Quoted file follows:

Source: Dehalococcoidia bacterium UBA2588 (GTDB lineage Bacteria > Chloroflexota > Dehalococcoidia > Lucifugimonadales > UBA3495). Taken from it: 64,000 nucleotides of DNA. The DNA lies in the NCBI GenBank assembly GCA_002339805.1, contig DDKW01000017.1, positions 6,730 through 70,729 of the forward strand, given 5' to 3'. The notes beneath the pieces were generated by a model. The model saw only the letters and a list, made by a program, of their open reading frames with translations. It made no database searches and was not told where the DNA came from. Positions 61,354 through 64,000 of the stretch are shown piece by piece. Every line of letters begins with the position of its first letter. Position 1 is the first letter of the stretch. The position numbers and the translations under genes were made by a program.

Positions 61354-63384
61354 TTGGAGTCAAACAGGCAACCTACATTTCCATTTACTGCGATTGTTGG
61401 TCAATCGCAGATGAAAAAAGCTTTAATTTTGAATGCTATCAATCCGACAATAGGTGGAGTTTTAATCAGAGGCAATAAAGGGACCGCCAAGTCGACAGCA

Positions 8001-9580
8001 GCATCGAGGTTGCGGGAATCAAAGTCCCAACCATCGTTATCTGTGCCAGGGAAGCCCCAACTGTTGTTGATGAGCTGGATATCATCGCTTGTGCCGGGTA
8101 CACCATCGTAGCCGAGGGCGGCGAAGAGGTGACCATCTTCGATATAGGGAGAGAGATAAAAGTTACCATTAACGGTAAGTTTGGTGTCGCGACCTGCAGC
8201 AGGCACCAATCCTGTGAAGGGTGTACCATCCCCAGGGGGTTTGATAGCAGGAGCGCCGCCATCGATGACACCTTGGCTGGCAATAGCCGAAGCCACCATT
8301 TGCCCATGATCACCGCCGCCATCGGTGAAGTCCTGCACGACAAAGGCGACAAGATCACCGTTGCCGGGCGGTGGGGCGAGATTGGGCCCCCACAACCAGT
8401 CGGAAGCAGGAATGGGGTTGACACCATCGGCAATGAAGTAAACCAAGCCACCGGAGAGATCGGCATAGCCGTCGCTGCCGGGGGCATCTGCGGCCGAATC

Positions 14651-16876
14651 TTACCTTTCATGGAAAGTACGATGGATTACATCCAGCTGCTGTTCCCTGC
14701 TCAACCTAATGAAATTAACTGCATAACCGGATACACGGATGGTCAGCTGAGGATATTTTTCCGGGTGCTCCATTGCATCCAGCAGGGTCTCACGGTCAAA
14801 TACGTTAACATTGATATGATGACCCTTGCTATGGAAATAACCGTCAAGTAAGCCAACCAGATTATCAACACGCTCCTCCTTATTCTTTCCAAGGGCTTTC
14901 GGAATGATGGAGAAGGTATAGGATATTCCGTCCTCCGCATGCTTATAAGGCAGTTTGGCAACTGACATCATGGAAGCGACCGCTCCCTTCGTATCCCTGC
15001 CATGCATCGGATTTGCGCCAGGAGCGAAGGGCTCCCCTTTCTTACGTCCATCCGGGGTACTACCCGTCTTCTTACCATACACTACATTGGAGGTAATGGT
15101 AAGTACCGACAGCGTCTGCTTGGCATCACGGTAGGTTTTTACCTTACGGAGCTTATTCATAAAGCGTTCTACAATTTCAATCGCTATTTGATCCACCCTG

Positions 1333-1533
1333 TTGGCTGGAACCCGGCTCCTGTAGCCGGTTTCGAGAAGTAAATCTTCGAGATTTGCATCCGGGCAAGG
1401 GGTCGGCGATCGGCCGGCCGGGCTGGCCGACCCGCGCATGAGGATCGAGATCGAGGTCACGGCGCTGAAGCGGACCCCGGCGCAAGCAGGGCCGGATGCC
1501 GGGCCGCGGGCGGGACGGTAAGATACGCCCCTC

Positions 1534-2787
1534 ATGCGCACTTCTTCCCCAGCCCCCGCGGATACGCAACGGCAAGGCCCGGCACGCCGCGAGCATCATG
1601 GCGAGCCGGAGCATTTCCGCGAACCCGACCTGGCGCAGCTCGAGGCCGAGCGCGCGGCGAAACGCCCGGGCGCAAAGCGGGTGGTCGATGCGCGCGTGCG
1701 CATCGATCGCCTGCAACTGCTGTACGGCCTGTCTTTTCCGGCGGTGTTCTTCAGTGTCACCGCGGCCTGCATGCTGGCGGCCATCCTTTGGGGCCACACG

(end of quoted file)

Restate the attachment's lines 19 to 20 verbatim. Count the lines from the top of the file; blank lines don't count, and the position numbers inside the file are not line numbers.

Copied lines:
1333 TTGGCTGGAACCCGGCTCCTGTAGCCGGTTTCGAGAAGTAAATCTTCGAGATTTGCATCCGGGCAAGG
1401 GGTCGGCGATCGGCCGGCCGGGCTGGCCGACCCGCGCATGAGGATCGAGATCGAGGTCACGGCGCTGAAGCGGACCCCGGCGCAAGCAGGGCCGGATGCC